As the life cycle of another year begins again, we prepare to reflect on the past and celebrate the future… and those of us working in the emergency departments prepare ourselves for the results of exuberance.
Certainly alcohol-related injuries will occupy a good deal of our time, but don’t forget about things that go boom. We all know that fireworks are fascinating… and can lead to significant M&M. But even the “safe” sparklers have safety considerations. Let’s look at Fireworks Injuries.
- According to the CDC, in 2005, 10,800 people were treated in US emergency departments for fireworks-related injuries.
- 17% of all of these injuries were due to sparklers, but they were responsible for over 50% of the injuries sustained by children under 5 years of age.
- While many states ban more “professional-grade” (otherwise thought of as artillery), they do allow novelty items, like snakes and sparklers.
- Sparklers are considered by most to be “safe” (and when compared to the artillery shells, they are safer); however, sparklers can cause both minor and major injuries.
- As you would expect, sparkler-related injuries are usually:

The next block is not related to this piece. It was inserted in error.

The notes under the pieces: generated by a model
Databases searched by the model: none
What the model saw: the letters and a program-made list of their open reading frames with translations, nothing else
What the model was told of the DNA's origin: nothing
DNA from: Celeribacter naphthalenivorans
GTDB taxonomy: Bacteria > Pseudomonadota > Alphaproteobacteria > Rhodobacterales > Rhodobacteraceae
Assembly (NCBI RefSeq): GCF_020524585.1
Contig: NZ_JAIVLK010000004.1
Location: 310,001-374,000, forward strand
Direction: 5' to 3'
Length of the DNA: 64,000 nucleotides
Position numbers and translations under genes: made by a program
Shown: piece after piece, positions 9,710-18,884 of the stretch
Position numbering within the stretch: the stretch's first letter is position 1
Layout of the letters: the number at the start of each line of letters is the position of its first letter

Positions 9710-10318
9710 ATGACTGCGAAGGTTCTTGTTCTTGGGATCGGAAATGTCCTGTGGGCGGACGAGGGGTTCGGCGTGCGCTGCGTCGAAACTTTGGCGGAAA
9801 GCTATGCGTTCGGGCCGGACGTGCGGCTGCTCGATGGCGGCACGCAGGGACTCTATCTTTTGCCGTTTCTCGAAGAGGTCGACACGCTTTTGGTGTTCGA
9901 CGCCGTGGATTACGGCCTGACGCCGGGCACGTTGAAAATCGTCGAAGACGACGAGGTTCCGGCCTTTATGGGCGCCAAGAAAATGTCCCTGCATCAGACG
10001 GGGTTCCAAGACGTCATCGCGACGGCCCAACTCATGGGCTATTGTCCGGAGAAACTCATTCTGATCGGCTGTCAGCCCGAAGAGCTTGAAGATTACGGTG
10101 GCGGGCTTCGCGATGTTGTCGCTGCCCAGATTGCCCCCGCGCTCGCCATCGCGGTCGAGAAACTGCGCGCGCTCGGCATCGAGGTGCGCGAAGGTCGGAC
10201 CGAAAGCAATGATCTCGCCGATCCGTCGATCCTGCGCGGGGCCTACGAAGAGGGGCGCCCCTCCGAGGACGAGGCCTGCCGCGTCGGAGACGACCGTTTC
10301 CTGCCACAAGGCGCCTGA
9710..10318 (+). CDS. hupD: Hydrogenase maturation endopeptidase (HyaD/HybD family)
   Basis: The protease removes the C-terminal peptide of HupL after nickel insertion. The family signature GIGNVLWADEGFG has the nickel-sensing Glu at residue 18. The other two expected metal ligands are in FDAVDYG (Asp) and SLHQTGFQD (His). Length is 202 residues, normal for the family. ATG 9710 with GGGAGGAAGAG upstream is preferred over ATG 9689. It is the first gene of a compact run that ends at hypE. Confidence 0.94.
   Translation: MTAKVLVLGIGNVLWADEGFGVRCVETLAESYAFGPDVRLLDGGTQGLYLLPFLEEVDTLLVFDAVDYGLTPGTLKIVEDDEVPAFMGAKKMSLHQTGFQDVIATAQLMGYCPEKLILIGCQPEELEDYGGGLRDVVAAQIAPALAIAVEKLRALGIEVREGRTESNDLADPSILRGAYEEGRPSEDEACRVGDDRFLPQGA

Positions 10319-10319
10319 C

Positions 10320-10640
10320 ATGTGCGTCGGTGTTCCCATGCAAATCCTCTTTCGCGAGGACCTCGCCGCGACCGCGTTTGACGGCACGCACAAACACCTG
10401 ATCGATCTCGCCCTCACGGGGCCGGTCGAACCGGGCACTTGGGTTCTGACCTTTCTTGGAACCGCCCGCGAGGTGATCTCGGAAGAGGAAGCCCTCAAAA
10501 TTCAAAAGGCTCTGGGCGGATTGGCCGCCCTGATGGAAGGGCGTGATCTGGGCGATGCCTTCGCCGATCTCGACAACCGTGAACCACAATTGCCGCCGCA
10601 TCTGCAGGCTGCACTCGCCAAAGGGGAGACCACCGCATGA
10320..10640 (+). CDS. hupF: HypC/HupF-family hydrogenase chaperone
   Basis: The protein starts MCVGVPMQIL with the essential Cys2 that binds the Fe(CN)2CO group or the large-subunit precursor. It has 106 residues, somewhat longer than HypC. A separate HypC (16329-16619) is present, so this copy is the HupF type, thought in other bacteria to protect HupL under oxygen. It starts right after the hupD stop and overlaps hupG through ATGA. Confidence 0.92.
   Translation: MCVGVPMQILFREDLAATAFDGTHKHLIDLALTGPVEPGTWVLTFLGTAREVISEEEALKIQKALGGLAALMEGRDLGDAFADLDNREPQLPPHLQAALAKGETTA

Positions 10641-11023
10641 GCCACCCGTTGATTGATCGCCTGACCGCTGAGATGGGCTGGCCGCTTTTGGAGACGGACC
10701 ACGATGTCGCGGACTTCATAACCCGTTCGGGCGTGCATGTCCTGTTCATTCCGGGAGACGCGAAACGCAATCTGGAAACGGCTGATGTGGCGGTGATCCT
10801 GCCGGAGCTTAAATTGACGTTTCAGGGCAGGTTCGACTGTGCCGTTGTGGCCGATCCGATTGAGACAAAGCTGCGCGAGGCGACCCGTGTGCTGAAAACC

- Minor Burns
- Corneal Abrasions
- The tip of the sparkler can attain temperatures of >1000 degrees F.
- This may lead to significant burns if inadvertently coming in direct contact with skin.
- This may lead to ignition of clothing, hair, or other surroundings (then you’ve got good ol’ fire to contend with).
Now, before you all send me messages about how I am “no-fun…” know that I do enjoy fireworks, but also look at interactions in the ED as opportunities to re-engage our patients’ families and remind them that injuries happen in less than the blink of an eye and that often “supervision” means more than just “watching” the kids, but preventing them from getting into harm’s way.
Committee on Injury and Poison Prevention. Policy Statement: American Academy of Pediatrics: Fireworks-Related Injuries to Children. Pediatrics Vol. 108 (1): July 2001, pp.190-191.